Press release / 26 October 2021

New report: 33.7 billion euro's worth of assets have committed to fossil fuel divestment

Today, on the eve of the UN Climate Change Conference, COP26, the fossil fuel divest-invest movement released a new report that details how institutions representing an unprecedented total of EUR 33.7 trillion worth of assets have now committed to some form of fossil fuel divestment, a figure that's higher than the annual GDP of the United States and China combined.

At a briefing today, the movement also announced new commitments to divest from fossil fuels from the cities of Rio de Janeiro, Glasgow (site of COP26), Paris, Seattle, Auckland and Copenhagen through C40 Cities' Divest/Invest Forum, led by London and New York City, as well as more than 70 faith institutions, including the Catholic Bishops' Conference of Scotland. There are now 1,485 institutions from 71 countries that have committed to fossil fuel divestment. Student activists also announced new legal developments in their long running campaigns against universities.

Winning strategy

The movement, a coalition of several different grassroots organizations, philanthropies, and advocacy groups, also provided proof that divest-invest is a winning strategy. Through recent research and case studies, Invest-Divest 2021: A Decade of Progress Towards a Just Climate Future makes the case that divestment has been successful at holding fossil fuel companies accountable for the true cost of their unregulated carbon pollution and chipping away at their political power. It reviews recent market data to prove that a divest-invest strategy is the most financially responsible path for institutional investors.

Invest Divest 2021

Today's 39-page report marks the tenth anniversary of the movement, which began on U.S. college campuses. Among its findings:

  • Divestment is winning. With iconic, sector-leading institutions like Harvard University, Dutch and Canadian pension fund giants PME and CDPQ, French public bank La Banque Postale, and the Ford Foundation and John D. and Catherine T. MacArthur Foundation committing to divest in just the past few months, the movement has reached a threshold moment. It is increasingly difficult for major institutions to make the argument that ongoing fossil fuel investment is wise.
  • The movement is growing fast. Public divestment commitments have grown by 49 percent in just the last three years. There are now 1,485 different institutions committed to some form of fossil fuel divestment in 71 countries around the world, representing a total of $39.2 million in assets under management. The assets under management metric is standard within the financial sector, is useful for comparing the size of the movement to other components of the economy, and is easily verifiable. Not all companies included in this list have fully divested all assets from fossil fuels, which remains a movement demand (see below). This number only tracks public commitments to divest, the true amount of fossil fuel divestment is almost certainly significantly larger.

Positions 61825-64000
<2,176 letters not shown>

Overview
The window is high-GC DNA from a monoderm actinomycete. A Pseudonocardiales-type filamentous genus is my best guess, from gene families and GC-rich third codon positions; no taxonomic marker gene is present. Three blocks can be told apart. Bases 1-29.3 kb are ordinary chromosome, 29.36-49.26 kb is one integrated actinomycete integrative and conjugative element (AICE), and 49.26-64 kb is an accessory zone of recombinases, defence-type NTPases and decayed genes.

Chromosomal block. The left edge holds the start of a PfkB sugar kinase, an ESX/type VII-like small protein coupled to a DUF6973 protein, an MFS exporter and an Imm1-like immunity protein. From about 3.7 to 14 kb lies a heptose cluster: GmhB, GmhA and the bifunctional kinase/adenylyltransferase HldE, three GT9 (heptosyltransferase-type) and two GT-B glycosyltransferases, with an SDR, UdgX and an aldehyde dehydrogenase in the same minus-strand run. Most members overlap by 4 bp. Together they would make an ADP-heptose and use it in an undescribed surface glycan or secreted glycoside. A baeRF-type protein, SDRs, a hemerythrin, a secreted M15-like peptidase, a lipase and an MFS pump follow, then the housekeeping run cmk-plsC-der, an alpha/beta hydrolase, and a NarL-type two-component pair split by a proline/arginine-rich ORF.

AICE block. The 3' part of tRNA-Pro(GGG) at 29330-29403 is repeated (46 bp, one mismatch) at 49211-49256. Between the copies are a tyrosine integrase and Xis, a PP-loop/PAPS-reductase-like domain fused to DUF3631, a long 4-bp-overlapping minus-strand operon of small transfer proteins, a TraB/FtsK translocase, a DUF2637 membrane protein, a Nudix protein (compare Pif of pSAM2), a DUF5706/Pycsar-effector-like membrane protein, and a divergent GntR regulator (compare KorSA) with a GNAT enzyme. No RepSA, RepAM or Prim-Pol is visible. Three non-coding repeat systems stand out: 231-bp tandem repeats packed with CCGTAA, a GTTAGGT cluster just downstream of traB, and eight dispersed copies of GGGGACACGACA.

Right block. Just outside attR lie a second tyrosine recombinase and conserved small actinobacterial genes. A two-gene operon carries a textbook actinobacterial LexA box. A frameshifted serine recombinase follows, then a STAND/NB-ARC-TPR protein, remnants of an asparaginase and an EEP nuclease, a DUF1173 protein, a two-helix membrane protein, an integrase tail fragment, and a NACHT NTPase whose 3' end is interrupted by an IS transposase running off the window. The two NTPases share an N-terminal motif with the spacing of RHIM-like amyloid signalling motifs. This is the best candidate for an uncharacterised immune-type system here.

• With 10 years of data there is now hard evidence that divestment is a winning financial strategy. Early adopters of divestment strategies are reporting neutral or positive financial results. Surveys and analyses by Wall Street firms support it.
  • Despite recent short-term surges, the outlook for fossil fuels is grim. Long-term trends unmistakably point to a decline in value for fossil fuel investments, and major financial analysts agree that it's only going to get worse.
  • The movement is now a market factor. Oil companies and market analysts both say the movement has gotten so big it is affecting fossil fuel company profits.
  • Engagement is not enough. Shareholder engagement with fossil fuel companies, which some investors have tried to suggest as an alternative to divestment, has proven ineffective and too slow.
  • More investment in climate solutions is badly needed. While divestment has been winning, there is much more that needs to be done investing in climate solutions. We need to triple the amount of money flowing into renewable energy and sustainable infrastructure.
  • A just transition makes sense for everyone. We need a "just transition" to a clean energy economy, one that supports communities and workers that have depended on the fossil fuel economy and centers economic, gender, and racial justice. The transition also must include the nearly one billion people who don't have access to energy today. Investing in such a transition supports the values of mission-based investors, and the economic goals of all investors.

More information:

The full press release:

The report Invest Divest 2021

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